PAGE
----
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Sartorial innovators Sofia El Arabi, Lisa Folawiyo and Firyal Nur share their guides to curating personal style with authenticity, one joy-inducing separate at a time.

By David Nwachukwu

Feb 24, 2022

There is an art to dressing effortlessly, one built on the strong synergy of the wearer's garment, body, and mind. Social psychology suggests that the clothes people wear significantly affect their behavioral patterns and how they approach life.  self-expression through clothes. The challenge lies in building a wardrobe that is unique to the wearer. One could argue that this is mainly due to the homogeneous nature of fashion due to social media's impact on the industry in the past decade. While the rise of these platforms has helped brands connect better with audiences and raise profits, the viability of influencer marketing has birthed a culture of copy-cat fashion, where wardrobes mirror a singular accepted aesthetic. Across Africa, our clothing choices are informed by the revolving door of global trends and digital media and the unwavering influence of indigenous culture and social dynamics within different regions.

We spoke to three noteworthy African women with distinct personal styles about defining what it means to develop a collection that feels inherently true, discussing how they navigate the omnipresence of trends, stick closely to methods that spark joy, and create lasting, hassle-free wardrobes. 

Sofia El Arabi


Sofia's style is deeply influenced by her culture, a unique Arabic-bohemian mix, with the serenity of the East contrasting the fast-paced nature of the West. She recalls growing up “speaking French, English and Arabic in the same sentence, salivating over both French cheeses and Moroccan couscous at the same table and wearing blue jeans under traditional jellabas for Friday mosque prayers.” This cultural blend has come to define the aesthetic of her clothing brand Bakchic. The modern womenswear label promotes Moroccan culture through ethical fabric sourcing and indigenous artisanship while having a global appeal. On defining that aesthetic, she says, “It is not something I can put into words. It is better understood when immersed within the culture.” She adds, “As a fashion designer, I design clothes that embody my multi-horizon identity to make Arab clothing and heritage great again. I started my brand with a picture in my mind: barefoot, with mini shorts and a vintage kaftan.” The designer's personal wardrobe is peppered with her own creations and a treasure trove of luxury vintage items that she wears against the backdrop of some of the country's most beautiful landscapes, as depicted on her popular Instagram page. However, she remains conscious of letting clothes complement her life and not define it as to her, the most beautiful women are wearing the clothes, not the opposite. “Never feel the need to copy,” she advises. “Your style is personal, so only take Instagram posts as suggestions and be yourself.”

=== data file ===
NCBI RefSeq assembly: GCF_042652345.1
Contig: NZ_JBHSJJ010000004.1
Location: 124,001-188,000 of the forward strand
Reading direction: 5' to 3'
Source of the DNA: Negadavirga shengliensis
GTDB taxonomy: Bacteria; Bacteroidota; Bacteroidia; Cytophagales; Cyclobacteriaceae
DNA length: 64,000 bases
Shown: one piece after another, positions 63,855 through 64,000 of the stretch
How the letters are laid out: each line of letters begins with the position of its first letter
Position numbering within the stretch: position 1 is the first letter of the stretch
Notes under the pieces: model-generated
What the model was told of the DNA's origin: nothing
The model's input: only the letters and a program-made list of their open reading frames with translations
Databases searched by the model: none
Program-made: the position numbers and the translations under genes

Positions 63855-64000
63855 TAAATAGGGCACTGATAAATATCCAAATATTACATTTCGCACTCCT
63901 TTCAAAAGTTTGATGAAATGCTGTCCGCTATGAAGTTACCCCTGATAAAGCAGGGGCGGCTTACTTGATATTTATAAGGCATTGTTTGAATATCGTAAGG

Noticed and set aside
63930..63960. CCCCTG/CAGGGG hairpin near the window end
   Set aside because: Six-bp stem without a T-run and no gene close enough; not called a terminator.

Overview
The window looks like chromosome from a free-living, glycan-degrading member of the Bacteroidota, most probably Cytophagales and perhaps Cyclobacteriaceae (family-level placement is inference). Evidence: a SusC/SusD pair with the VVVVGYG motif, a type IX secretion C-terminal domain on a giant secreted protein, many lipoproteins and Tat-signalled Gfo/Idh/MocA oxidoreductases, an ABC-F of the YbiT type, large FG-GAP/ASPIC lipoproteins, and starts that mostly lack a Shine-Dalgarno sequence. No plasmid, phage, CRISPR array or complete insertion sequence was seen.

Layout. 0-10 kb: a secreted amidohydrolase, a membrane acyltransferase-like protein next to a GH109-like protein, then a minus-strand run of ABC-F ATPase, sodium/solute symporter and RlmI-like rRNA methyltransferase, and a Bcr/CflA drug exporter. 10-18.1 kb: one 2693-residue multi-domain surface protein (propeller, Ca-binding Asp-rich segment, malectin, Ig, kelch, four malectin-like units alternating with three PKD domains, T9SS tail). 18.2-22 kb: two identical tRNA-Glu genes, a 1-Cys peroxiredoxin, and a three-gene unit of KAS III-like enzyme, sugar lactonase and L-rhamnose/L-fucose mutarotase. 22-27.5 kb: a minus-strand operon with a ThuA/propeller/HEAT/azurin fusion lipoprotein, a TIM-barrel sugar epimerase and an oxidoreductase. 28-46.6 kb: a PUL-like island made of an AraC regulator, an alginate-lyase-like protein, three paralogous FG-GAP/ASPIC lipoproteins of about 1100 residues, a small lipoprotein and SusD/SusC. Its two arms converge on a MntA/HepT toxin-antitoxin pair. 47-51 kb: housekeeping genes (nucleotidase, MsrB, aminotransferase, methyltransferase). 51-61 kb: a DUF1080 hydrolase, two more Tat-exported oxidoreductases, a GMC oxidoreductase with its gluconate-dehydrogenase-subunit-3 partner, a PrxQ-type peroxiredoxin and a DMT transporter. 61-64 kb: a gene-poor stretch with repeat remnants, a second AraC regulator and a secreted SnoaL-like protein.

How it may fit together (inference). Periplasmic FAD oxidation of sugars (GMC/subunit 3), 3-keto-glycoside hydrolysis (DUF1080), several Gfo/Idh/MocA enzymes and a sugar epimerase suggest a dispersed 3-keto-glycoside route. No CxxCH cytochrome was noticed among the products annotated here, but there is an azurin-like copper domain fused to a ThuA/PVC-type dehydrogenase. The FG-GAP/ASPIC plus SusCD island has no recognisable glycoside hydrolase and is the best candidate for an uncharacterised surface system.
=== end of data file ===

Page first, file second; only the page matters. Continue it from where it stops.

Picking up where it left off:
1. Describe your style in one sentence?

Feminine, cool and boyish. I like the idea of wearing a white t-shirt and vintage Levis shorts with funny white socks, vintage New Balance, and red lipstick.

2. What is your earliest fashion memory?

Wearing my "too big" corduroy pants from my mum when I was 11.

3. Would you say your personal style has changed over time? In what ways?

Not really. I like to maintain classic staples like blue jeans and white shirts, adding a touch of fringe or statement accessories. Think Brazilian bracelets, embroidered pieces, gold, hats, mini sparkling baguette. But, of course, it all depends on my mood.

4. How do you maintain a strong sense of personal identity amid seasonal trends? 

I don't follow the trends much, especially in the last two years. I always see what's happening through the fashion shows, but I can't say I'm really influenced by it. My style is primarily influenced by my mood.

5. What are your all-time favorite purchases?

Vintage Prada sandals, a vintage Fendi micro bag, Totem leather pants, vintage Reebok baskets, and a belt from Saks Potts.

6. What current African fashion brands speak to your sense of style, and why?

I love Abiola Olusola, Loza Maléombho and Maxhosa Africa.

7. It's near impossible to cut shopping down to zero, but we can still align our consumption habits with our core values. So what advice would you give people who want to be better and wiser shoppers this year?